(This feels to us, in some sense, like a ver­sion of the ten­sion which sees peo­ple demand inter­est­ing, var­ied beer in their home town, while expect­ing towns they vis­it abroad to pre­serve tra­di­tion­al, local styles. Pon­der pon­der.)

Tynt Meadow.

We con­fess to being fas­ci­nat­ed by Tynt Mead­ow, the new Eng­lish Trap­pist beer, but have been wait­ing for com­ment from peo­ple who weren’t swept up in the (odd­ly sub­stan­tial) PR push. Now, we have notes from Phil at Oh Good Ale who, as a bonus, also gives a read on the Head of Steam chain of craft beer pubs that we’ve been mean­ing to inves­ti­gate:

First impres­sions weren’t mas­sive­ly favourable, I have to admit. The pic­ture doesn’t lie: not a lot of con­di­tion – cer­tain­ly noth­ing resem­bling a head – and a liq­uid that was frankly murky… Taste, though? Real­ly nice; more impor­tant­ly, real­ly inter­est­ing. It has a lot of the caramel-backed oomph of a dubbel like West­malle, but more bit­ter­ness and, I think, more com­plex­i­ty. This may be auto­sug­ges­tion, but to both me and my com­pan­ion it tast­ed ‘Eng­lish’…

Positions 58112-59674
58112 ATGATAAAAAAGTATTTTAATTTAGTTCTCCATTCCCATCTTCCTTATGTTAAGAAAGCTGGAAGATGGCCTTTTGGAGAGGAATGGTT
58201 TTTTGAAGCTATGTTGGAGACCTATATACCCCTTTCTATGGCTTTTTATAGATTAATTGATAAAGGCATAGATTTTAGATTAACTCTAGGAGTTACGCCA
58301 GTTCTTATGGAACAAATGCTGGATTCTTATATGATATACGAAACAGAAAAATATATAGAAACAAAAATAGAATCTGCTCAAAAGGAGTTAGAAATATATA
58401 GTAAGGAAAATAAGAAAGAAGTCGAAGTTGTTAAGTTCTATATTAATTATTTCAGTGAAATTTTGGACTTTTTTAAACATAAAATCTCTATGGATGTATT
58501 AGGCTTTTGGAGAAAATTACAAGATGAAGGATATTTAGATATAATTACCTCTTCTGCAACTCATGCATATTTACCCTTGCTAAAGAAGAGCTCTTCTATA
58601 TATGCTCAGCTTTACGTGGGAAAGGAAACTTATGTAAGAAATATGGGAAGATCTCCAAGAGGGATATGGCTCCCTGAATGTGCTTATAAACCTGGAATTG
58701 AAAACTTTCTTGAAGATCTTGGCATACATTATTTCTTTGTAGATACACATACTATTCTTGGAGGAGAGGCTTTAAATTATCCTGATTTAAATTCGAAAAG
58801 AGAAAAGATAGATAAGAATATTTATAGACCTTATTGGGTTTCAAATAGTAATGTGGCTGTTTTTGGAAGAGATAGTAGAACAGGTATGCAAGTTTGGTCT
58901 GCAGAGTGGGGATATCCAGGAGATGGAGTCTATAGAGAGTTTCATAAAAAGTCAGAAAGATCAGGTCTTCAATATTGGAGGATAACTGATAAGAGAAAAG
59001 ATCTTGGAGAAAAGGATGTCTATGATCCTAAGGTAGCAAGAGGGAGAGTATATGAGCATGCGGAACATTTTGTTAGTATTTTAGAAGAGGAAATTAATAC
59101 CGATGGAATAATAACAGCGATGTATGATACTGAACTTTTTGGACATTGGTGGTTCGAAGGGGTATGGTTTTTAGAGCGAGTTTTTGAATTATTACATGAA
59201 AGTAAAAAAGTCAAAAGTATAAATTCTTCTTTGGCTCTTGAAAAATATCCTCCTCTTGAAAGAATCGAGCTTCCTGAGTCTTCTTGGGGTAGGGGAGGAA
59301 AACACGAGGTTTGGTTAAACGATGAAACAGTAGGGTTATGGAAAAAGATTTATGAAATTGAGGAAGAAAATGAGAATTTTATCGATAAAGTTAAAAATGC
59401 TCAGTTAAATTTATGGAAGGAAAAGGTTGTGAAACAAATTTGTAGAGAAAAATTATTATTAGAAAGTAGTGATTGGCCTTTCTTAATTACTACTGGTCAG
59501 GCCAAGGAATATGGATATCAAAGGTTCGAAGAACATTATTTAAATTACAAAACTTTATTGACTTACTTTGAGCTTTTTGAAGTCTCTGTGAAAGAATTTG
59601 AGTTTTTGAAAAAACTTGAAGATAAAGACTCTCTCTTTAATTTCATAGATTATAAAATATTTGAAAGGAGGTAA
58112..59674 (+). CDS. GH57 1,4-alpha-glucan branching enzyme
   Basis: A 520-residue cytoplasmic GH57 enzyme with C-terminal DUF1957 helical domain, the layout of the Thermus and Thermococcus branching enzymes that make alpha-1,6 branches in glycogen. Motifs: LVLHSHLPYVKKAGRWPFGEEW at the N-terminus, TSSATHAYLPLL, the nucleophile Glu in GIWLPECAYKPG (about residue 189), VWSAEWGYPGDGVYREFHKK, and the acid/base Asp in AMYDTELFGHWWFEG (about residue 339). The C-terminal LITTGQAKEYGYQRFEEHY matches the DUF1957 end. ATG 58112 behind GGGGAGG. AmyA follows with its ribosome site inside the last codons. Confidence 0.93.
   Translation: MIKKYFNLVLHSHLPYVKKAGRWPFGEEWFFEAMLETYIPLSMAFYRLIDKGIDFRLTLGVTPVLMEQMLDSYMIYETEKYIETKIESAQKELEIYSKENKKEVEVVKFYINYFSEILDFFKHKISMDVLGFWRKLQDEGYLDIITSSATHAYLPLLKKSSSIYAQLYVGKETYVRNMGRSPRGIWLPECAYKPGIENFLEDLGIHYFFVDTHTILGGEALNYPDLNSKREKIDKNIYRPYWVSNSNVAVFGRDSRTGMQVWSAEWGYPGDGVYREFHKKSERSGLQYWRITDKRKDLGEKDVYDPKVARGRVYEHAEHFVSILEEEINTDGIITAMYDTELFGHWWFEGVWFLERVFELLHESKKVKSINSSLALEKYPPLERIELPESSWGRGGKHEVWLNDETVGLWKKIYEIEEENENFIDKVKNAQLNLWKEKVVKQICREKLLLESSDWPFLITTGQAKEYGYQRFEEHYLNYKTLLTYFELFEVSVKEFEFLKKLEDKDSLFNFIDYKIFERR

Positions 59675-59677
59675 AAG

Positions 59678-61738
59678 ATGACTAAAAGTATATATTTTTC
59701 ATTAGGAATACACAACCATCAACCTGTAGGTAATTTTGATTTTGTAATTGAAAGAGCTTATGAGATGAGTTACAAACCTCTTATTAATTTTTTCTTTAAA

Seems we’ll have to try it, then; for­tu­nate­ly, our local bot­tle shop is get­ting some in, as appar­ent­ly there has been lots of inter­est.

We’ll fin­ish with some craft pork scratch­ings from Amer­i­ca, where we can only assume glit­ter scratch­ings are cur­rent­ly in devel­op­ment:

6 thoughts on “News, Nuggets & Longreads 21 July 2018: Films, Maps, Infographics”

  1. By 2030, all con­ven­tion­al pubs will have closed down bar a few ‘Spoons in city cen­tres. But as we’ll all be shop­ping online, all of the shops will have closed too.
    The closed shops will then grad­u­al­ly re-open as beer­halls, which will be need­ed so drinkers can buy and enjoy the prod­ucts of the coun­try’s 300,000 micro­brew­eries!

  2. Thanks for the link, as ever! I don’t know what’s gone on with the Head of Steam. Cameron’s being from Hartle­pool, I won­der if they start­ed with the Durham bar, got that right and then said “OK, let’s do some­thing like that, only more stan­dard­ised, eas­i­er to man­age and cheap­er” – Lloyd Cole to Durham’s Edwyn Collins, Kasabi­an to their Pri­mal Scream, Arcade Fire to their GY!BE that’s enough 6 Music analo­gies – Ed. If so, the chain’s now turned round and eat­en the mod­el.